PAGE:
Church Leadership
Pastoring Shouldn't Be this Hard (With 4 Steps to Make It Easier)
Our obsession with numerical growth may be the unseen culprit behind a lot of burnt out pastors and unhealthy churches.

Pastoring is hard work. But should it be this hard?

According to a post by Philip Wagner, Peter Drucker said that the four hardest jobs in America are:

  • The President of the United States
  • A university president
  • A CEO of a hospital
  • A pastor

(UPDATE: Please note the disclaimer about the attribution of this quote at the end of this post.)

In recent years, after suffering through my own mostly self-inflicted pastoral grief, I’ve come to this conclusion:

If pastoring is the fourth hardest job in America, we’re not doing it right.

Pastoring Was Not Intended to Be Like This

The New Testament writers never sugar-coated the challenges of ministry, but even in Paul’s list of hardships he endured for the sake of the gospel, he chided himself, saying “I am out of my mind to talk like this.” (2 Corinthians 11:23-28)

And that’s a man who was under Roman persecution! If a pastor in modern-day America feels we’re under pressure equivalent to the Apostle Paul, a lot of it has to be self-inflicted.

Pastoring was never meant to be as hard as we make it.

Pastoring was never meant to be as hard as we make it.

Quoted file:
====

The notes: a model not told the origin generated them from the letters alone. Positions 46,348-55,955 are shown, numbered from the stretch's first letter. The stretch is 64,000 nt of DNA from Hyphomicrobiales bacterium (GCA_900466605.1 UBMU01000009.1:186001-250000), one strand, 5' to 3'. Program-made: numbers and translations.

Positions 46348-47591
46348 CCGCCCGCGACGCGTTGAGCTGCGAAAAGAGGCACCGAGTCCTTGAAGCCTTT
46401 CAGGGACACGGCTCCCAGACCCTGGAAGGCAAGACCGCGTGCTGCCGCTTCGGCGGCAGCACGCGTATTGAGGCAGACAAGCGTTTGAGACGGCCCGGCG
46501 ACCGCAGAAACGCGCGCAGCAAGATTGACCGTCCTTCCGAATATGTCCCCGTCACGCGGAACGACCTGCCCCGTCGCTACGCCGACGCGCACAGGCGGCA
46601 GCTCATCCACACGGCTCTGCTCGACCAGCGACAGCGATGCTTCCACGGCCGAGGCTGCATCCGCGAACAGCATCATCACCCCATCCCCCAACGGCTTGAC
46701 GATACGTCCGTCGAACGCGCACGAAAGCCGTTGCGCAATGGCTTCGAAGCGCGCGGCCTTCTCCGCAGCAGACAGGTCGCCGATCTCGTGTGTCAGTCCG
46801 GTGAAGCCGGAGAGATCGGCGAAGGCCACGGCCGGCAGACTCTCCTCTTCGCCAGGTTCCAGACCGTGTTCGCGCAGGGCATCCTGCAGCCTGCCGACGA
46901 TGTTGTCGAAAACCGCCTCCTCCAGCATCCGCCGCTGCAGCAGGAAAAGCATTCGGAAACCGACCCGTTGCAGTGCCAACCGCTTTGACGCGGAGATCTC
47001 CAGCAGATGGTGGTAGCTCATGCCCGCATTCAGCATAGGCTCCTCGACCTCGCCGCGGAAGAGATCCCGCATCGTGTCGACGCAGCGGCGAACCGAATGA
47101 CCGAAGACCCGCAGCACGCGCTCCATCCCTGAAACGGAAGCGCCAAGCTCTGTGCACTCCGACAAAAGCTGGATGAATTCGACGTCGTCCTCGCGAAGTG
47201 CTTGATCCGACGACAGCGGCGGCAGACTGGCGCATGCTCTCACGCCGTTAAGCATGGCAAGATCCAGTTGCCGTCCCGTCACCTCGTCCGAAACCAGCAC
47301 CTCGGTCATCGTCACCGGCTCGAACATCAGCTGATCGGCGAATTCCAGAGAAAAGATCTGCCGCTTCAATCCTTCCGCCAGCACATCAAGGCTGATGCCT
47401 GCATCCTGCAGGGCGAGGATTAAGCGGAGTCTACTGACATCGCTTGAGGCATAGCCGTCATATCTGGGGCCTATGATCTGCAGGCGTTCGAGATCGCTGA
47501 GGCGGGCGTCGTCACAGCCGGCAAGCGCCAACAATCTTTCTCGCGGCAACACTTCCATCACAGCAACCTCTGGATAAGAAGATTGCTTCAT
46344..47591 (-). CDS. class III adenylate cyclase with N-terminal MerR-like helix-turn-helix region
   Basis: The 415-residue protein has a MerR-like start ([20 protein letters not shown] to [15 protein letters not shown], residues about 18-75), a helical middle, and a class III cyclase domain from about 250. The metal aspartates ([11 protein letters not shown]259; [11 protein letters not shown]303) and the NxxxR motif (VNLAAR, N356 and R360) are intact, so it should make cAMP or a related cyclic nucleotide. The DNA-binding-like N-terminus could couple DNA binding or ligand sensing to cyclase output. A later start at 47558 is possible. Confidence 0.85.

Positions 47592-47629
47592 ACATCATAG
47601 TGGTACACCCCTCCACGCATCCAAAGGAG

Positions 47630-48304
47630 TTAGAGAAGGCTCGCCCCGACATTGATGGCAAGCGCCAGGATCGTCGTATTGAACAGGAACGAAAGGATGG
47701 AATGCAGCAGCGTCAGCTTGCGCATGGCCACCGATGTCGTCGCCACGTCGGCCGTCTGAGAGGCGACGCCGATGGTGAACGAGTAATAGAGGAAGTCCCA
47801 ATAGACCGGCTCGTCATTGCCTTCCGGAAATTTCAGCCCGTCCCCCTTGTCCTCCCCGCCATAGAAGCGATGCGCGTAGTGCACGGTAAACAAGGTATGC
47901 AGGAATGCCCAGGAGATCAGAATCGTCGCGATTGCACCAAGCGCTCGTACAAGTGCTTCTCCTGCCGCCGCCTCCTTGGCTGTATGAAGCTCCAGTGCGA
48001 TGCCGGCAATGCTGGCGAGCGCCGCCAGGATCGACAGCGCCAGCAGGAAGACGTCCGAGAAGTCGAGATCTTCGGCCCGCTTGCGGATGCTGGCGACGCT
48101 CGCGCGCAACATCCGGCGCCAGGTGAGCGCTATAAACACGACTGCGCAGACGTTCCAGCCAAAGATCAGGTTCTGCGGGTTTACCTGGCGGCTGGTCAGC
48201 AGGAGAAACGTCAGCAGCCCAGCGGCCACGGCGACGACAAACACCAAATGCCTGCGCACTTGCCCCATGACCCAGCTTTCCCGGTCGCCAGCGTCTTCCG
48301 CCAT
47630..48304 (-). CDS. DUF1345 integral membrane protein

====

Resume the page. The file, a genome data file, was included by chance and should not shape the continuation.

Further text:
With that in mind, I’ve assembled a short list that has helped me make the task of pastoring less burdensome and far more joyful.

1. Stop Being a Martyr

Many of us work ridiculous hours in ministry, and not always because we need to, or even because others expect it of us. Many of us have a desperate need to be everyone’s hero, so we’re doing tasks that others should be doing.

So why do we keep doing them? Here’s a hard truth. Don’t dismiss it too quickly.

Many pastors like hearing that our job is hard. We thrive on it.

Yes, martyrdom is sometimes considered one of the spiritual gifts, but I’m pretty sure Paul was talking about the kind of gift you only get to use once – not the gift that keeps on giving.

Much of that martyr syndrome comes from guilt. We feel guilty if we’re not doing everything for everyone. But no church can get healthy, and no pastor can stay healthy that way.

2. Start Making Disciples

Any church that requires the pastor to do all the ministry is unhealthy. Whatever its size. And so is its pastor.

It’s not easy to make mature disciples. But it’s the pastor’s primary calling. Make disciples. Prepare God’s people to do ministry. (Matt 28:19 & Eph 4:12)

In the short run it often seems easier to do certain jobs yourself. But in the long run it will ruin you – and cripple your church.

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